So, NO sleep, but I got a lot of thinking done. And basically wrote this blog post in my head.
Before we left to come home, my daughter and I decided that we wanted Camp Names. Do you know about Camp Names? I didn’t.
The first camp counselor that helped us was named Punk. I thought that was highly unusual, but figured she must have been named after Punky Brewster or something. The next camp staffer who helped us was named Barrette, pronounced like the barrette part of hair barrette. Again, very unusual, but I didn’t give it much thought. Then came Challenge, who helped us on the archery course. Hmmm, Challenge? Now that’s pretty far out there for a Mom to name her child, but I kinda liked it. Such creative mothers these Girl Scout camp counselors have!
And then came Zen. Zen helped us at the climbing tower. I couldn’t help myself, I just LOVED that name. “Wow, your Mom…so cool,” I told her. She just stared blankly at me. No reply. As we continued to work on getting our harnesses on for the tower, I kept talking. “I mean, really. What a name. She came up with the absolute best. Do you know how she decided on it?” Blank stare.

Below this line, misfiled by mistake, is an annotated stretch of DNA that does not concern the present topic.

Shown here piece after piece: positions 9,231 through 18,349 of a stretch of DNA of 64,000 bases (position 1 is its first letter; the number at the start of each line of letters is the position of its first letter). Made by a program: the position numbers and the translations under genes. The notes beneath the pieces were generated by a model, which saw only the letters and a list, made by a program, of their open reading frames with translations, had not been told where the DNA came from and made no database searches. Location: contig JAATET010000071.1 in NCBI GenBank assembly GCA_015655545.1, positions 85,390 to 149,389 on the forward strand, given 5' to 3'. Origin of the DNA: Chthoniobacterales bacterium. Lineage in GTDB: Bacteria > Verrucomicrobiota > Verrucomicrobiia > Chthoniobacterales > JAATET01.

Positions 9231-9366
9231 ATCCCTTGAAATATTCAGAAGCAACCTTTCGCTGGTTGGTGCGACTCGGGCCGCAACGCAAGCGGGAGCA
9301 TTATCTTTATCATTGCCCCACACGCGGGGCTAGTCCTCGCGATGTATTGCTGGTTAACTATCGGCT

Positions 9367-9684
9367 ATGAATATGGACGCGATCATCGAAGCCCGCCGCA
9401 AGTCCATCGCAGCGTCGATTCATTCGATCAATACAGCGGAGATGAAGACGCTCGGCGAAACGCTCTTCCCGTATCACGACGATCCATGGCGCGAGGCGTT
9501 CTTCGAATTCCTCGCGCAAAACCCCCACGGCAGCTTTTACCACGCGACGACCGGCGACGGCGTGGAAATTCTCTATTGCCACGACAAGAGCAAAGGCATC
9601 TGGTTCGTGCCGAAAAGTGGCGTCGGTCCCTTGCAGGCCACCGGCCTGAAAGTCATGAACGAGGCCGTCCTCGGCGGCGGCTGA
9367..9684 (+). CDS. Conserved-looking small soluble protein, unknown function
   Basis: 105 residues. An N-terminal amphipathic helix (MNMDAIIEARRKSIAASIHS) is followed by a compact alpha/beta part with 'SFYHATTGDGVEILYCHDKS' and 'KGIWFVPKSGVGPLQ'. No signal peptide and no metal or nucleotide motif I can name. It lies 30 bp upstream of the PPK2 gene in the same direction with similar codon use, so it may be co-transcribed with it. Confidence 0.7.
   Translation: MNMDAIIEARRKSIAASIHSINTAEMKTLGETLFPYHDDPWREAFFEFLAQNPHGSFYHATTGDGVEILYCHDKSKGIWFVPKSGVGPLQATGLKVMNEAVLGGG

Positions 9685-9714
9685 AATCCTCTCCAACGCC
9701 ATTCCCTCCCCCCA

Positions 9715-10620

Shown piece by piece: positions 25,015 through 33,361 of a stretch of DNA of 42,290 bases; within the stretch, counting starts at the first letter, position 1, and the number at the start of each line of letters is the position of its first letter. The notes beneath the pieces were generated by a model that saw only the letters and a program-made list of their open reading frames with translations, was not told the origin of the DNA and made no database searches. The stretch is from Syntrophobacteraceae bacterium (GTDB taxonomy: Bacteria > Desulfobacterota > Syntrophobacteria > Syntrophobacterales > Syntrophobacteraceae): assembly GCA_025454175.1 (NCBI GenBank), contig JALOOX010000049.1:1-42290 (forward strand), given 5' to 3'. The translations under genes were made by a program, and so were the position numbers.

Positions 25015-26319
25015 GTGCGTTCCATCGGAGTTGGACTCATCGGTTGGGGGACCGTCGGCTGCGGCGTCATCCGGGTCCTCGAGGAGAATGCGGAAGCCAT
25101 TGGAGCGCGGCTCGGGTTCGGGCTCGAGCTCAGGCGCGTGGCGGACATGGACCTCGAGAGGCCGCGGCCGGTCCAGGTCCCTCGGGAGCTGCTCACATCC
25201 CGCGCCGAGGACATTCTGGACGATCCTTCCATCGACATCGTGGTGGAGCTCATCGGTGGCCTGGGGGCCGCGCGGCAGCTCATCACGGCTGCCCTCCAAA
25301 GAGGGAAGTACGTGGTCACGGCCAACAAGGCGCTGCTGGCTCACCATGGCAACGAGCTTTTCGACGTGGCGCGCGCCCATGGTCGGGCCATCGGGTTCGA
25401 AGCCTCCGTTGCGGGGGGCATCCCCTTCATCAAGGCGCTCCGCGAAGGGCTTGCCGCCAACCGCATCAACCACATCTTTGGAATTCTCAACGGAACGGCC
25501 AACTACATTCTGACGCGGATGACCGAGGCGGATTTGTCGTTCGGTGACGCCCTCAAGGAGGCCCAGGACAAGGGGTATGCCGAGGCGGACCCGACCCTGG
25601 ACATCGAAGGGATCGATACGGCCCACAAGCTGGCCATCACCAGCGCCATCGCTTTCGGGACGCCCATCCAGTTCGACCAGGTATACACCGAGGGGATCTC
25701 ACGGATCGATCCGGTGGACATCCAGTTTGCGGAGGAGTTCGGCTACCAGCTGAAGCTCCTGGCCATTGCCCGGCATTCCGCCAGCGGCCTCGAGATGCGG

I now know that she was trying to figure me out. Was I kidding? Teasing? Joking?
I thought her birth name was Zen and I thought that was the neatest name I’d ever heard in my whole entire life. I admired her mother for giving it to her.
Finally, when she realized that I was serious, that I thought her actual, REAL name was Zen, she told me about Camp Names.
Punk’s name was not really Punk.
Barrette’s name was not Barrette.
Challenge’s name was not Challenge.
And Zen? That was her Camp Name, not her birth name.
I couldn’t quit laughing at myself. I should have known! Bahahaha!
So, we wanted Camp Names ourselves.
I picked hers; she picked mine.
I christened her “Everest.”
She faced her fear of heights and scaled the climbing walls. Just look at her go. She who didn’t particularly want to sleep on the upper bunk!
And she crowned me “Quest.” Yes, I have always been a seeker.
She and I had a simple naming ceremony in the woods; we made it up as we went along, the best kind.
The weekend we spent at Girl Scout camp together? Wonderfulness.
And guess what? I even earned a patch.
Until next time, Friends, savor the flavor of life!
Lots of love, The City Farmgirl, Rebekah